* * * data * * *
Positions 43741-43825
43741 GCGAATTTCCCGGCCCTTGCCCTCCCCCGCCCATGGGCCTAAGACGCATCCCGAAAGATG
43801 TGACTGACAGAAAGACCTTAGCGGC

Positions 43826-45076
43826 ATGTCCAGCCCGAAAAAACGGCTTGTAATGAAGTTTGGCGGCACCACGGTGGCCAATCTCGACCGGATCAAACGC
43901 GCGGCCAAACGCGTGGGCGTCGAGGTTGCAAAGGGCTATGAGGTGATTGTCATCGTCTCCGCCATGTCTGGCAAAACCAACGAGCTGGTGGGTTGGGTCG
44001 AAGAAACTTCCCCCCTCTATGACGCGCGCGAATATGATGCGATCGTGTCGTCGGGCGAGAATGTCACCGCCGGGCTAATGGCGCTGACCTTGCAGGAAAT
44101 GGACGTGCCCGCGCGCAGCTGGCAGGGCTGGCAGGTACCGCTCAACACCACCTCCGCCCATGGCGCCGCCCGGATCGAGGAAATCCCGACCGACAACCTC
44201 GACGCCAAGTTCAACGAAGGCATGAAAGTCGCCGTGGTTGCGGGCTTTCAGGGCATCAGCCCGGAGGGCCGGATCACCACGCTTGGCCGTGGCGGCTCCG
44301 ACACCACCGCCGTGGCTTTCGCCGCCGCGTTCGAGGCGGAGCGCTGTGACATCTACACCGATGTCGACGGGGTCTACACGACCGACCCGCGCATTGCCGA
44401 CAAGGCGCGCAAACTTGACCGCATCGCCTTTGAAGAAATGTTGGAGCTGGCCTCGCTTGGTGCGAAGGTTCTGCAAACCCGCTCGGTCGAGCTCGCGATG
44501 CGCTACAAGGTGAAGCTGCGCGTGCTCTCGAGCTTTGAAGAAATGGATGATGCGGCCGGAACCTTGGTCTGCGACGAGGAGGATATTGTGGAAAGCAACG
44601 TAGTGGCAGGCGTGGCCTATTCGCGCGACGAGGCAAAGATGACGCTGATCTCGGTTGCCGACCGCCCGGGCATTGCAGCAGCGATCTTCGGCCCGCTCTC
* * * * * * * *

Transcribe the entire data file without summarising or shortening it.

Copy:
Positions 43741-43825
43741 GCGAATTTCCCGGCCCTTGCCCTCCCCCGCCCATGGGCCTAAGACGCATCCCGAAAGATG
43801 TGACTGACAGAAAGACCTTAGCGGC

Positions 43826-45076
43826 ATGTCCAGCCCGAAAAAACGGCTTGTAATGAAGTTTGGCGGCACCACGGTGGCCAATCTCGACCGGATCAAACGC
43901 GCGGCCAAACGCGTGGGCGTCGAGGTTGCAAAGGGCTATGAGGTGATTGTCATCGTCTCCGCCATGTCTGGCAAAACCAACGAGCTGGTGGGTTGGGTCG
44001 AAGAAACTTCCCCCCTCTATGACGCGCGCGAATATGATGCGATCGTGTCGTCGGGCGAGAATGTCACCGCCGGGCTAATGGCGCTGACCTTGCAGGAAAT
44101 GGACGTGCCCGCGCGCAGCTGGCAGGGCTGGCAGGTACCGCTCAACACCACCTCCGCCCATGGCGCCGCCCGGATCGAGGAAATCCCGACCGACAACCTC
44201 GACGCCAAGTTCAACGAAGGCATGAAAGTCGCCGTGGTTGCGGGCTTTCAGGGCATCAGCCCGGAGGGCCGGATCACCACGCTTGGCCGTGGCGGCTCCG
44301 ACACCACCGCCGTGGCTTTCGCCGCCGCGTTCGAGGCGGAGCGCTGTGACATCTACACCGATGTCGACGGGGTCTACACGACCGACCCGCGCATTGCCGA
44401 CAAGGCGCGCAAACTTGACCGCATCGCCTTTGAAGAAATGTTGGAGCTGGCCTCGCTTGGTGCGAAGGTTCTGCAAACCCGCTCGGTCGAGCTCGCGATG
44501 CGCTACAAGGTGAAGCTGCGCGTGCTCTCGAGCTTTGAAGAAATGGATGATGCGGCCGGAACCTTGGTCTGCGACGAGGAGGATATTGTGGAAAGCAACG
44601 TAGTGGCAGGCGTGGCCTATTCGCGCGACGAGGCAAAGATGACGCTGATCTCGGTTGCCGACCGCCCGGGCATTGCAGCAGCGATCTTCGGCCCGCTCTC